Archives for category: Central government

Connectivity, though identified as such in the Midlands Connect strategy report,  is not the greatest transport problem

The Midlands Connect Partnership and the Department for Transport have developed a transport strategy that identifies the major infrastructure projects needed to improve the connectivity of the region’s key locations and drive economic growth, but it omits any reference to waterway passenger and freight potential. 

Its ‘Final Strategy’ paper (left, March) has no canal or waterway references, 12 to congestion and only one to air pollution.

Sir John Peace, the current Chair of Standard Chartered plc and Burberry Group plc, has been appointed as Chair of the Midlands Engine and will continue to chair Midlands Connect. As his experience is in financial services and retailing, he needs to draw on the wealth of experience in organisations such as Freight for London, the Commercial Boat Operators Association (CBOA) and the Canals and River Trust (CRT). Though employment opportunities abound in the inland waterway transport sectors in India, Uganda, South Sudan and continental Europe, according to online advertisements, Midlands Connect appears to be unaware of the transport potential of waterways.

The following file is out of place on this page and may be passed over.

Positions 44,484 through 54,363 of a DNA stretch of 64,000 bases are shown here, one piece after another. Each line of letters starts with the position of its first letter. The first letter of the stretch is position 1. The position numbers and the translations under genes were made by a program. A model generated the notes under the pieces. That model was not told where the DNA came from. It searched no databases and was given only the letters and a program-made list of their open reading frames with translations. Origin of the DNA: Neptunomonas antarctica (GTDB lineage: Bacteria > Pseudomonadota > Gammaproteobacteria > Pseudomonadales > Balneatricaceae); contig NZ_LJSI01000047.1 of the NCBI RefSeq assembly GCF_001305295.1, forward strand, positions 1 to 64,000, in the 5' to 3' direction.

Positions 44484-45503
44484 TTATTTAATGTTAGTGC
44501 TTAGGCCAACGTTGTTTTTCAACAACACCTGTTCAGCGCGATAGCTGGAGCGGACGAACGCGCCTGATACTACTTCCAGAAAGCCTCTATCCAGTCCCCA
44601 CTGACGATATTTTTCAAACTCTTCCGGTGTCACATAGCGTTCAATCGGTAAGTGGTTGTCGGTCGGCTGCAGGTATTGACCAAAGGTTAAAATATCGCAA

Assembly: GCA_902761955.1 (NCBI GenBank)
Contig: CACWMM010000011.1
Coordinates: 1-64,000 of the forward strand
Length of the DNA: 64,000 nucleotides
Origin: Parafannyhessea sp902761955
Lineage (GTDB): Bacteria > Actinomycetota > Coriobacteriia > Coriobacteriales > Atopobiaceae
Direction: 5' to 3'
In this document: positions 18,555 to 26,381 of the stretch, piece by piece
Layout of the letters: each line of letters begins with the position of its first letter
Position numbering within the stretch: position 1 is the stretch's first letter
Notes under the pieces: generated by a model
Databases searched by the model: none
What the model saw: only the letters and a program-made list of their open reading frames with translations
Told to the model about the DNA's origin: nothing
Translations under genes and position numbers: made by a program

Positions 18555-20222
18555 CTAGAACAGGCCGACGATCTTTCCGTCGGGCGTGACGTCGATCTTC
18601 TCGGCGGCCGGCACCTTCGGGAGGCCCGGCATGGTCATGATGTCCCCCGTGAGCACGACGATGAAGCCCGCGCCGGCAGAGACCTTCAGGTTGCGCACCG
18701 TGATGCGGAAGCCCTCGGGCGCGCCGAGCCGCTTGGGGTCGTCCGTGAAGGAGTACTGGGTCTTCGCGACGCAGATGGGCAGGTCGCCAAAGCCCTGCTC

Jonathan Guthrie, Financial Times Enterprise Editor, reported years ago that canals could regain their role as conduits for trade because of gridlock on the motorways according to a new study for West Midlands councils, the Highways Agency and British Waterways, which found “considerable potential for the reintroduction of freight on the canals”. What has changed?

He added that the findings will resonate with any driver who has ever watched narrowboats putter past on nearby canals while stuck on a motorway. A canal freight shuttle service between the Black Country and Birmingham could move 175,000 tonnes annually and save 61,750 urban lorry miles, the study found. All valid points today. 

The CRT report, Transport energy, planning for inland waterways freight, records evidence given to the House of Commons Environment, Transport and Rural Affairs Committee (ETRAC) 38 suggesting that there is significant traffic potential. One barge company claimed that, “without trying at all”, there was half a million tonnes of freight that could be transferred from road transport and that the Aire & Calder Navigation could quite easily take 2,000 lorries a day off local roads.

To create a more comprehensive strategy, Sir John Peace and the partnership could co-opt a number of people with the right expertise. One of many is Tim West of Robert Wynn and Sons Ltd. He was consulted about low bridges restricting the ability of the inland waterways to accommodate some cargo on certain stretches and replied that his firm has been able to carry large abnormal loads to locations such as Worcester, Leeds, Nottingham, Rotherham, York, Preston and Manchester. The Inland Navigator (above) sailed down the River Ouse carrying a transformer to Drax power station, avoiding a possible 15 mile tailback on the motorways.

London’s River Bus Express (above) run by Transport for London offers the public a regular service which is described in detail here – a model for other towns and cities. The city is also moving large amounts of water and construction materials by water.

The CRT report points out that it is Government policy to promote alternatives to road transport for both passenger and freight movements, partly to reduce congestion and partly to reduce the environmental impact of road transport.